The Brubaker Coat of Arms

The Brubacher Coat of Arms was secured in Switzerland by Dr. Albert P. Brubaker of Philadelphia when on a visit to that county. It had as a title, "Familie Brubacher," and was a black and white print. An artist was secured to produce the colored print used below.

A coat of Arms is an heraldic insignia originally embroidered on a tabard, or short coat, worn by knights over armor. They originated in days of chivalry, when they were used to distinguish individuals whom it was difficult to recognize when in full armor. The favorite emblem of the knight later became the adopted badge of the family.

Brubaker Coat of Arms

The Brubaker Coat of Arms is marshalled and shows a blending of two or more coats of arms to form one composition. This composite is the result of families alliances. The upper part of the emblem came from the husband's side of the house, that at the bottom came from the wife's family. The outstanding insignia is the unicorn, which is a symbol of knightly honor, purity, protector of virtue, cure for all kinds of diseases, antidote for all poisons. Its selection was probably due to honor bestowed upon a doctor of feudal armies. The unicorn at the top rests on a wreath of twisted silk, the number and color of twists show family connections and rank. The lower unicorn is in the same position or attitude--that is "Rampant," and means the same as the upper, except that it has a shield as background and is standing on the mountain, thus representing lordship of clan, or cheiftain.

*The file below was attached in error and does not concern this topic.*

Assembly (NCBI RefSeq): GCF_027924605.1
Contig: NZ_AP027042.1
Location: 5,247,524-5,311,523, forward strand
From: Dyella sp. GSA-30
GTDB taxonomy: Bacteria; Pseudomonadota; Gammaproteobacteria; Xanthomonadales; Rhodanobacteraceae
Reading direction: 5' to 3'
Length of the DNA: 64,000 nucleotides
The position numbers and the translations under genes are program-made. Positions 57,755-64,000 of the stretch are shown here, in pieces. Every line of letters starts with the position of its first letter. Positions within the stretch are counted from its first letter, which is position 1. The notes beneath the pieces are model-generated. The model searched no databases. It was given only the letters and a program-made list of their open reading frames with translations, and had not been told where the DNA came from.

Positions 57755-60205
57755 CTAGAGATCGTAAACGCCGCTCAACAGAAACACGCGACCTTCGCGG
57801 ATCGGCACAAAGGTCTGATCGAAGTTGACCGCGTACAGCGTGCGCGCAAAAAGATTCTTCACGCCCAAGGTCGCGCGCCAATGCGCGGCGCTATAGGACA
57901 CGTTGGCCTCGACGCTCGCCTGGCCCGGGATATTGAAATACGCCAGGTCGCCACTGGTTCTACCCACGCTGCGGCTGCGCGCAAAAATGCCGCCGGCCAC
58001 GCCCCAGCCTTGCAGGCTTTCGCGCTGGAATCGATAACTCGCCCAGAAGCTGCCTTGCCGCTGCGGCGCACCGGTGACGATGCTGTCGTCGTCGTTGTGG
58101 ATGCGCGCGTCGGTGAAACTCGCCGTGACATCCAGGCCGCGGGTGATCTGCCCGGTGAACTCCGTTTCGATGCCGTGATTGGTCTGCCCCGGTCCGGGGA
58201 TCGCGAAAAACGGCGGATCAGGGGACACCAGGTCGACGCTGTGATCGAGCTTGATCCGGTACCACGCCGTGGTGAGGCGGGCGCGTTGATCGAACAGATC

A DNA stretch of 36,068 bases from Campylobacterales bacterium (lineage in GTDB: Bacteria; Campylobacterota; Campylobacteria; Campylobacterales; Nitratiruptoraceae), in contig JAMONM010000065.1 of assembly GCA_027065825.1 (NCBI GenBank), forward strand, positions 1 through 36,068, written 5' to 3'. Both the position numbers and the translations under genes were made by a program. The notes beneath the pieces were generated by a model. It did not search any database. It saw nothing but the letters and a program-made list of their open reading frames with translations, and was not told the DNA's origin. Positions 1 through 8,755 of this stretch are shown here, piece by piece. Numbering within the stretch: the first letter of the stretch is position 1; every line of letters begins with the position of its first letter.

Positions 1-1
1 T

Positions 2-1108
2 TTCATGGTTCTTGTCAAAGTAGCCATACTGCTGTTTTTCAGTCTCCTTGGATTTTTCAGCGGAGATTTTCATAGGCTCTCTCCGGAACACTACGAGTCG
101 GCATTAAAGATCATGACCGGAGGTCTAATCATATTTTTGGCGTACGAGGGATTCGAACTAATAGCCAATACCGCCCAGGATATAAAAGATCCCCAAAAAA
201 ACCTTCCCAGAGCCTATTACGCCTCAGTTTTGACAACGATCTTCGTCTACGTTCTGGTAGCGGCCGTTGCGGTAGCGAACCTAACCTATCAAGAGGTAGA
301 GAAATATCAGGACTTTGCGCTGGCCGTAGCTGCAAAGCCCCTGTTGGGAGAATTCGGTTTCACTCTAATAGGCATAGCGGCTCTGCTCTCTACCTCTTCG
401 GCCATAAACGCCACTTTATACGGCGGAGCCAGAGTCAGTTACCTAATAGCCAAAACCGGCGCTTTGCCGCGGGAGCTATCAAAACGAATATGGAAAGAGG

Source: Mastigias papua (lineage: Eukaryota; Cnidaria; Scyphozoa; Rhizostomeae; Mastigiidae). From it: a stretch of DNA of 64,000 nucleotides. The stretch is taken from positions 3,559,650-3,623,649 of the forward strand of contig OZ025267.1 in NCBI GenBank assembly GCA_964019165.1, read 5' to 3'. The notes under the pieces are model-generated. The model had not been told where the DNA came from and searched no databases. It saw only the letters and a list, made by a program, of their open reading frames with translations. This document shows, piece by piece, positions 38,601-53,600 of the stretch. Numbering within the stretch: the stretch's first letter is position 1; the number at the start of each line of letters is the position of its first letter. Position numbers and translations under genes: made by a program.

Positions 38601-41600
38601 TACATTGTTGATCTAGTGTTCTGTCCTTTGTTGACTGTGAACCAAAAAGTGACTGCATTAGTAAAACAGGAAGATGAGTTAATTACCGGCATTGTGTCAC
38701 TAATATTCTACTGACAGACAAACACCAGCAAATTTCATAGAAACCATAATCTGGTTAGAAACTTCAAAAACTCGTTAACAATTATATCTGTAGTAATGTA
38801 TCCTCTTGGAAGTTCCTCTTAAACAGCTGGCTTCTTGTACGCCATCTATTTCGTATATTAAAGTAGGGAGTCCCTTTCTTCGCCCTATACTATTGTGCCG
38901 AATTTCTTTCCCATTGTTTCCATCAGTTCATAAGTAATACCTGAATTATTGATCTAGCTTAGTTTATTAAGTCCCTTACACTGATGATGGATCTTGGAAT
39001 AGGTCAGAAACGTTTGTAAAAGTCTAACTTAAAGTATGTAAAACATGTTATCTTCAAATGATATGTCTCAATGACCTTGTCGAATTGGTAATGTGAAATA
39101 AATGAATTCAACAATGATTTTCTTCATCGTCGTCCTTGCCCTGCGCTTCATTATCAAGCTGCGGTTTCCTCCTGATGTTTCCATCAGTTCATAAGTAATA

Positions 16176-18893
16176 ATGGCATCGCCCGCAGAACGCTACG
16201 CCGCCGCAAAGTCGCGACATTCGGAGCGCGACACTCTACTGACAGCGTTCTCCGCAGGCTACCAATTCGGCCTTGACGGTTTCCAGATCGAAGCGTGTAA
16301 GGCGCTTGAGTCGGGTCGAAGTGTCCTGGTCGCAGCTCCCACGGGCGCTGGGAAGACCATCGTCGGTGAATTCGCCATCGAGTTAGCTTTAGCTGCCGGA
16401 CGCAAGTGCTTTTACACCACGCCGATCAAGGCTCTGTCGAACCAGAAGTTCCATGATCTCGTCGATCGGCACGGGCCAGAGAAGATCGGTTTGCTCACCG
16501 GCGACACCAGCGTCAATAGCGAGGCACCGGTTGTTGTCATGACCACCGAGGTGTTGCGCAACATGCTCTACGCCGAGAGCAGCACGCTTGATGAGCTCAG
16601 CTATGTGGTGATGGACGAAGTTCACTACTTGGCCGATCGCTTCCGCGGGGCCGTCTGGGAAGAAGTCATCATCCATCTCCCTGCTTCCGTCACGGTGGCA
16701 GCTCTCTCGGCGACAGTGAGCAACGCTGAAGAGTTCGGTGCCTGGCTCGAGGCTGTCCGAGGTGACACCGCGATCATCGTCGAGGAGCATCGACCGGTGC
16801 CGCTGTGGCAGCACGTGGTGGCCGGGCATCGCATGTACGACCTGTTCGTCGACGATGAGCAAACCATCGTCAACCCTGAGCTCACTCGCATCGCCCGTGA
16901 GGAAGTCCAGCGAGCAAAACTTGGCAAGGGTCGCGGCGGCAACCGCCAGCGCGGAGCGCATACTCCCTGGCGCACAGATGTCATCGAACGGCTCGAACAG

The branches and leaves of Acanthus both at the right and the left symbolize children or branches of the family. The pendant around the peer's helmet is an indication of rank bestowed for service as a peer. The strop at the bottom was obviously used like a belt to hold the coat in place over the armor. *

*(History and Genealogy of the Brubaker, Brubacher, Brewbaker Family in America by Phares Brubaker Gibble